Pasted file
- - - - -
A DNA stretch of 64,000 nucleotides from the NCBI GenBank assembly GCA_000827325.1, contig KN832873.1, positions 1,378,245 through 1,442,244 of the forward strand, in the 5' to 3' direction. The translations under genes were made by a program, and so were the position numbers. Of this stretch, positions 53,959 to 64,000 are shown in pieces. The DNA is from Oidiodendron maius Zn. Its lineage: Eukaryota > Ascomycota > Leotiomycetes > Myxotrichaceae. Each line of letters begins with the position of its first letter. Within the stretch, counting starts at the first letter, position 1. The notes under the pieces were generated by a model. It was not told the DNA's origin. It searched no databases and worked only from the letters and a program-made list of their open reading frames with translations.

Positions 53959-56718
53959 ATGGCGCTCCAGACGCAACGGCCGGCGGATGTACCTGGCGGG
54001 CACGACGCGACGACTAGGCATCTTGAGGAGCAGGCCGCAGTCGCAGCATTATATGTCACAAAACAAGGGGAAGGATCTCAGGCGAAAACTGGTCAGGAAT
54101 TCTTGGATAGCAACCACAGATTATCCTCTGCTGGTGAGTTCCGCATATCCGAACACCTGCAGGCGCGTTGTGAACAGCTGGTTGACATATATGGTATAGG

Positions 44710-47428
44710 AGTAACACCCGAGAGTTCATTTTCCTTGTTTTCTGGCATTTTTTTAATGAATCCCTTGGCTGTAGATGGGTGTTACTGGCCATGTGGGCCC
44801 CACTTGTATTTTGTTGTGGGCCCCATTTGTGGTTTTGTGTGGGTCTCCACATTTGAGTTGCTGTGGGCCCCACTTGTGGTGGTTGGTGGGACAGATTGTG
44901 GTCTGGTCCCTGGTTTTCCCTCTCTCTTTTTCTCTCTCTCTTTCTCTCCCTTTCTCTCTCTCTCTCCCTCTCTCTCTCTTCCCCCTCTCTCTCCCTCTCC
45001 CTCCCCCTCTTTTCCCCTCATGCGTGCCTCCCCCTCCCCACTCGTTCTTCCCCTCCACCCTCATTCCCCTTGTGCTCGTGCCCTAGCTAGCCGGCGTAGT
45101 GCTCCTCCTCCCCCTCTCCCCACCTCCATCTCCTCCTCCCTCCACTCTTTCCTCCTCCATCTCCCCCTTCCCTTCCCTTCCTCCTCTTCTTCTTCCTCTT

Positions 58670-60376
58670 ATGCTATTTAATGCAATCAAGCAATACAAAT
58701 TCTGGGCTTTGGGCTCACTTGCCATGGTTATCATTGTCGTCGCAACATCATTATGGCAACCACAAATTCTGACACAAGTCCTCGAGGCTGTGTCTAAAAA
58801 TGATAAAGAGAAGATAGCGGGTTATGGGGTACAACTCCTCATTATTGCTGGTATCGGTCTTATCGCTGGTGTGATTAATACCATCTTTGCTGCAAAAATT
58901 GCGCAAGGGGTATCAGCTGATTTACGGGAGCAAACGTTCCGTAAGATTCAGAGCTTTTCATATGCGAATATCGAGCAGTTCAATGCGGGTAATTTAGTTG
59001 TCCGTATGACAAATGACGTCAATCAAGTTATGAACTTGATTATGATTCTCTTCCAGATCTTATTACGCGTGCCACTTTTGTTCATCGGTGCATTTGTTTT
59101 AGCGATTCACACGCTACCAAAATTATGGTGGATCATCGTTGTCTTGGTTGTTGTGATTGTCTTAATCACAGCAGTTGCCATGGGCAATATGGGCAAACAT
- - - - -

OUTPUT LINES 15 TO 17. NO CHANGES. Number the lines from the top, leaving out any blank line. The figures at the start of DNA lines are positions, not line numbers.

58801 TGATAAAGAGAAGATAGCGGGTTATGGGGTACAACTCCTCATTATTGCTGGTATCGGTCTTATCGCTGGTGTGATTAATACCATCTTTGCTGCAAAAATT
58901 GCGCAAGGGGTATCAGCTGATTTACGGGAGCAAACGTTCCGTAAGATTCAGAGCTTTTCATATGCGAATATCGAGCAGTTCAATGCGGGTAATTTAGTTG
59001 TCCGTATGACAAATGACGTCAATCAAGTTATGAACTTGATTATGATTCTCTTCCAGATCTTATTACGCGTGCCACTTTTGTTCATCGGTGCATTTGTTTT